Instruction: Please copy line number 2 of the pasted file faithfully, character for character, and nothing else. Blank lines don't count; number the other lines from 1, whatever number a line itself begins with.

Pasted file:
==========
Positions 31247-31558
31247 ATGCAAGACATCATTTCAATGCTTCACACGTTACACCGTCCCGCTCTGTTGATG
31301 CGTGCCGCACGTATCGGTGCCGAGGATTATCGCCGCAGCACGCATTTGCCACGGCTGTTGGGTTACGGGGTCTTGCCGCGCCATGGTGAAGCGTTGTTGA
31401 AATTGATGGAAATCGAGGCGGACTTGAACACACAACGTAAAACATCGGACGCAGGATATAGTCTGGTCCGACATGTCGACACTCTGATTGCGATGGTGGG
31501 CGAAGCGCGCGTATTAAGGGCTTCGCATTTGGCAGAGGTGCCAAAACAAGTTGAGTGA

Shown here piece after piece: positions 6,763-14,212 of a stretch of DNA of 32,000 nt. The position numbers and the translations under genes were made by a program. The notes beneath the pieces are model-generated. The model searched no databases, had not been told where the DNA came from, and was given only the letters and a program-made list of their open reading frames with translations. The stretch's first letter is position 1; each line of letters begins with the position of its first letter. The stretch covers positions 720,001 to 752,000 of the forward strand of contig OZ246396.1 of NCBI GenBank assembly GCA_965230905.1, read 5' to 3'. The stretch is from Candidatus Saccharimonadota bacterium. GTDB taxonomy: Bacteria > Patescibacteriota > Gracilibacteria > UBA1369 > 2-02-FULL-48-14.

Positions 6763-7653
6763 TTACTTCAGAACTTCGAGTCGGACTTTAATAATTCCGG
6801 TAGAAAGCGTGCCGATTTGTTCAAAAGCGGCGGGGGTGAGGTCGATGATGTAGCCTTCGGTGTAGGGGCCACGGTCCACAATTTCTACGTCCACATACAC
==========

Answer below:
31247 ATGCAAGACATCATTTCAATGCTTCACACGTTACACCGTCCCGCTCTGTTGATG